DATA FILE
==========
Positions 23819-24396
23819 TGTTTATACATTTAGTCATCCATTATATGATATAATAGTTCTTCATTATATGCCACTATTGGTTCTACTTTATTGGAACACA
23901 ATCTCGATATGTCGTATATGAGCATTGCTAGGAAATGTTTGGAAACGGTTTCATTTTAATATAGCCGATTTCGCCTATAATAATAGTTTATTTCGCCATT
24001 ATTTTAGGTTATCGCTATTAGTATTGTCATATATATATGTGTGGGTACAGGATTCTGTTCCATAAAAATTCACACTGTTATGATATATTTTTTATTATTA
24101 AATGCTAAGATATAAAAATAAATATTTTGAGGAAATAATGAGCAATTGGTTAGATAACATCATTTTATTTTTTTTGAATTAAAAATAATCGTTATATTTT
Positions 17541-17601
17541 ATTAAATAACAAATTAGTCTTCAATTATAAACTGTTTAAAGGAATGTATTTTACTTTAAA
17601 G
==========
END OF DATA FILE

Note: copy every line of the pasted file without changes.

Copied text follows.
Positions 23819-24396
23819 TGTTTATACATTTAGTCATCCATTATATGATATAATAGTTCTTCATTATATGCCACTATTGGTTCTACTTTATTGGAACACA
23901 ATCTCGATATGTCGTATATGAGCATTGCTAGGAAATGTTTGGAAACGGTTTCATTTTAATATAGCCGATTTCGCCTATAATAATAGTTTATTTCGCCATT
24001 ATTTTAGGTTATCGCTATTAGTATTGTCATATATATATGTGTGGGTACAGGATTCTGTTCCATAAAAATTCACACTGTTATGATATATTTTTTATTATTA
24101 AATGCTAAGATATAAAAATAAATATTTTGAGGAAATAATGAGCAATTGGTTAGATAACATCATTTTATTTTTTTTGAATTAAAAATAATCGTTATATTTT
Positions 17541-17601
17541 ATTAAATAACAAATTAGTCTTCAATTATAAACTGTTTAAAGGAATGTATTTTACTTTAAA
17601 G